Last night we had both surprises and the opposite of that in the same night. The surprises were by turns disappointing and interesting.
As the campaign dragged on, it became increasingly clear that Congressman Richard Neal would win. The question was really what would the margin be? Would it be a blood bath or a mercy blow to his opponents? Well, on the surface it was actually somewhere in the middle. Sixty-five percent of the vote is not a small margin by any measure. However, the more painful blows to his main competition, Andrea Nuciforo, came in the form of Neal beating the former State Senator in many Berkshire towns. Neal even held fairly even with him in Pittsfield, Nuciforo’s base.
As for the Hampden Senate race, incumbent James Welch handily defeated Springfield City Councilor Melvin Edwards. Our calculations were wrong to a point, however. Edwards did win Springfield, which actually exceeded our turnout projects for the precincts in the district. Additionally, Chicopee and West Springfield underperformed our expectations. However, Welch stayed just above 40% in Springfield and then had a blowout in West Springfield and the district’s Chicopee precincts. The margins from the non-Springfield precincts were so high that added to Edwards’s hundreds vote advantage in Springfield, Welch actually walked away with an almost 2-1 margin.
The Governor Council’s race is simply bewildering. Former Springfield Mayor Michael Albano, who narrowly avoided prosecution as he fled City Hall in 2003, beat out Westfield School Committee Member Kevin Sullivan. Chicopee City Councilor Gerry Roy was a distant third. While startling that Springfield would give Albano an advantage, it is not wholly surprising since the others may be less known. However, Albano’s wins in other cities and towns are truly astounding. However, perhaps not enough was made of Albano’s edge-of-criminality governance in Springfield. Gay rights groups swooned over Albano for his heavily symbolic support for same-sex marriage back in the day. They chose to trade their support to him for a years-old declaration that was made real not by a politician, but a reading of the state constitution that no Massachusetts court is ever going to overturn. Labor also backed Albano for reasons less clear, but never advertised that fact. Albano’s camp, however, did.
However, the Governor’s Council race was always thought to be close. What was not thought to be so was the Clerk of Courts race, which went to assistant Clerk of Courts Laura Gentile. Despite a last minute spat that erupted between her and perceived frontrunner Thomas Ashe, she pulled ahead. Casual observers thought that either DiSanti or DaCruz, who had sizable community support, might be the dark horse winners. However, despite late-breaking reports on Gentile’s connection to ex-politician and ex-con Frankie Keough, Gentile’s message of being an assistant clerk already may have broken through in the end. More surprising though is how close Springfield was. Perhaps her hit on Ashe’s misreported ambivalence about resigning his council seat had a last second impact. Although Ashe prevailed in the city, he did not win by a wide margin as had been expected and that hampered his safety net as he lost other towns, where Gentile’s professional over politics pitch worked. Moreover, Gentile worked the towns from “Tolland to Holland” quite hard.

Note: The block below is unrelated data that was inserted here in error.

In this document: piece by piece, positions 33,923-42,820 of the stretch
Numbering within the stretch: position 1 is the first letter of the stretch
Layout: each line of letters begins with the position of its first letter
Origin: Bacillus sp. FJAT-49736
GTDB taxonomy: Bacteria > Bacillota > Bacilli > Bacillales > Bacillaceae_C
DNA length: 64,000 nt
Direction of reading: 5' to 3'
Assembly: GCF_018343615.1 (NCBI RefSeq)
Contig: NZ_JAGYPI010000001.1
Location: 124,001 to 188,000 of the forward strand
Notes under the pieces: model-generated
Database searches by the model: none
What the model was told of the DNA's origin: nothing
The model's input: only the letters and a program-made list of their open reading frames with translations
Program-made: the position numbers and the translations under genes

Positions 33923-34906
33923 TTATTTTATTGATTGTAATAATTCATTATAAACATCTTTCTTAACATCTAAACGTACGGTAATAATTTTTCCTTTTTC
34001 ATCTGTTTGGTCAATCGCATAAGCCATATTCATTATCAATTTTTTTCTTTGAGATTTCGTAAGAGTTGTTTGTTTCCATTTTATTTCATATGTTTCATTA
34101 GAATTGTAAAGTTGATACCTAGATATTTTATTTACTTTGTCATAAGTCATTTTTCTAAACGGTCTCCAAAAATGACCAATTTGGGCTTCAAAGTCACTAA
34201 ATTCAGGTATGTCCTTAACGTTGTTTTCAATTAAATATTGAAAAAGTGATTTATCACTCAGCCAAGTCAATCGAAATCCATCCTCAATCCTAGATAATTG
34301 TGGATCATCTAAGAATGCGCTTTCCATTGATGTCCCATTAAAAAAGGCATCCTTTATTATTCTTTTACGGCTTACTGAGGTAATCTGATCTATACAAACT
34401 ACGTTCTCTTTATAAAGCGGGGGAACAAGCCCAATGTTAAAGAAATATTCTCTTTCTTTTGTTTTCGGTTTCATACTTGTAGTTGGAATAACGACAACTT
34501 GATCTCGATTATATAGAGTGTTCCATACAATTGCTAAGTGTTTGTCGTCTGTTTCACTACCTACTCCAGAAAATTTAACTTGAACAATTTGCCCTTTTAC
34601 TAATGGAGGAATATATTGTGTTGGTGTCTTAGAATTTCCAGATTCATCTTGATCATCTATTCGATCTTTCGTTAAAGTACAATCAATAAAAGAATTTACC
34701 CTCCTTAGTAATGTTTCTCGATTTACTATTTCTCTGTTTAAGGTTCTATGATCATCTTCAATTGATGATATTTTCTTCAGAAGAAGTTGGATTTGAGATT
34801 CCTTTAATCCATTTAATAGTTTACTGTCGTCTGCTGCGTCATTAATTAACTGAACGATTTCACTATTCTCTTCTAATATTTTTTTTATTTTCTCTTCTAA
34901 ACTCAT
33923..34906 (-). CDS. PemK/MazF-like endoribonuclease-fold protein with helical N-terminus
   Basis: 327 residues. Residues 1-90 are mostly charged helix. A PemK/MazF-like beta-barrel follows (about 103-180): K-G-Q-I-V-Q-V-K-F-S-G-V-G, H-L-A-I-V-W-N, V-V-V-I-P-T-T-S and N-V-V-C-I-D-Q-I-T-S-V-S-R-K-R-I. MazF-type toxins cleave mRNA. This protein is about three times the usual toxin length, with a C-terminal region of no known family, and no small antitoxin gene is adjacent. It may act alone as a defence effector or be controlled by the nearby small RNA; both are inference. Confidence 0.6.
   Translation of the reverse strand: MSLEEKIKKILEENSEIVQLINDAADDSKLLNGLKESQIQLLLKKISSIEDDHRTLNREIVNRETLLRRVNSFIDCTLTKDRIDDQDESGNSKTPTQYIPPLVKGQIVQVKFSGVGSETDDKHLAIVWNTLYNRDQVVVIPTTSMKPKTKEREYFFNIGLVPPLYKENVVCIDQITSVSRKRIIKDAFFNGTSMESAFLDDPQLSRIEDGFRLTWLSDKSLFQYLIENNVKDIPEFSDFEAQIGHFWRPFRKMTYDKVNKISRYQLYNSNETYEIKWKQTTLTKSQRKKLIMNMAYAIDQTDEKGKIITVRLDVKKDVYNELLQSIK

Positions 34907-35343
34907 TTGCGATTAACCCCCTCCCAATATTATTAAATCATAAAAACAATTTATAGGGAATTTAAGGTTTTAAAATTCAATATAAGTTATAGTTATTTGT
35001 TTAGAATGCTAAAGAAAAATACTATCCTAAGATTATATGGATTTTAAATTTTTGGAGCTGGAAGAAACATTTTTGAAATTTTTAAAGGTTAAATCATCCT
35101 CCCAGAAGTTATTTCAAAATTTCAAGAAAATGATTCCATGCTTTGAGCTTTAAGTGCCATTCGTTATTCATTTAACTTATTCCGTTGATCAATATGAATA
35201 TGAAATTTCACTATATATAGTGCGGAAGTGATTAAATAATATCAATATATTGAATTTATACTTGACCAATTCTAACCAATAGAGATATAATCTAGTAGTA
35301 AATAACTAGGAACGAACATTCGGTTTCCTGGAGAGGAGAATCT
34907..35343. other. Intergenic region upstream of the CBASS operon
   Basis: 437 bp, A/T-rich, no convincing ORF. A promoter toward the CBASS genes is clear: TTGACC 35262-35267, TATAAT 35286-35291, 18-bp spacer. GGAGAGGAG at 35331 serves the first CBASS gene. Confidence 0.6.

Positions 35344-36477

The divide in Springfield may be partly explained by a broader fight among city political factions both of whom turned out to support Neal for congress. Gentile also benefited from a surge in support in the area’s nascent politically active LGBT community, although their interest in the race, given its apparently lack of policy implications for gays and lesbians, remains unclear. Given voters willingness to ignore Albano’s obvious and far more troubling failings, it is unsurprising they would be similarly unmoved by Gentile’s Keough connections, assuming they mean anything anyway.
Of the above races, only the Governor’s Council has a Republican opponent. Michael Franco of Holyoke won the Republican nomination. If the opportunity arises, we will try to do a more in-depth analysis of the results, but for now, it was fascinating night in Western Mass Politics!